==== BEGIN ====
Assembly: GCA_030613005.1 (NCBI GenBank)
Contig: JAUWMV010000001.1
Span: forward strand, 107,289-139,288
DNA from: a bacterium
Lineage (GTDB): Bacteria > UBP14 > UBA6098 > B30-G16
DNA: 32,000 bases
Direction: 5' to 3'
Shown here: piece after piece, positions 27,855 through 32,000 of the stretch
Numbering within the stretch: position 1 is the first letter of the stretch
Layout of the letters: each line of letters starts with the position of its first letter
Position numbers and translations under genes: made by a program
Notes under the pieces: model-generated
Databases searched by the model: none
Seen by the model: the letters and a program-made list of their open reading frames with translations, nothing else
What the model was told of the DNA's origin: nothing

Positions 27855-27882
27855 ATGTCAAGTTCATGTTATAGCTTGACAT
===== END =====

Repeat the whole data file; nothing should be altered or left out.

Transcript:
Assembly: GCA_030613005.1 (NCBI GenBank)
Contig: JAUWMV010000001.1
Span: forward strand, 107,289-139,288
DNA from: a bacterium
Lineage (GTDB): Bacteria > UBP14 > UBA6098 > B30-G16
DNA: 32,000 bases
Direction: 5' to 3'
Shown here: piece after piece, positions 27,855 through 32,000 of the stretch
Numbering within the stretch: position 1 is the first letter of the stretch
Layout of the letters: each line of letters starts with the position of its first letter
Position numbers and translations under genes: made by a program
Notes under the pieces: model-generated
Databases searched by the model: none
Seen by the model: the letters and a program-made list of their open reading frames with translations, nothing else
What the model was told of the DNA's origin: nothing

Positions 27855-27882
27855 ATGTCAAGTTCATGTTATAGCTTGACAT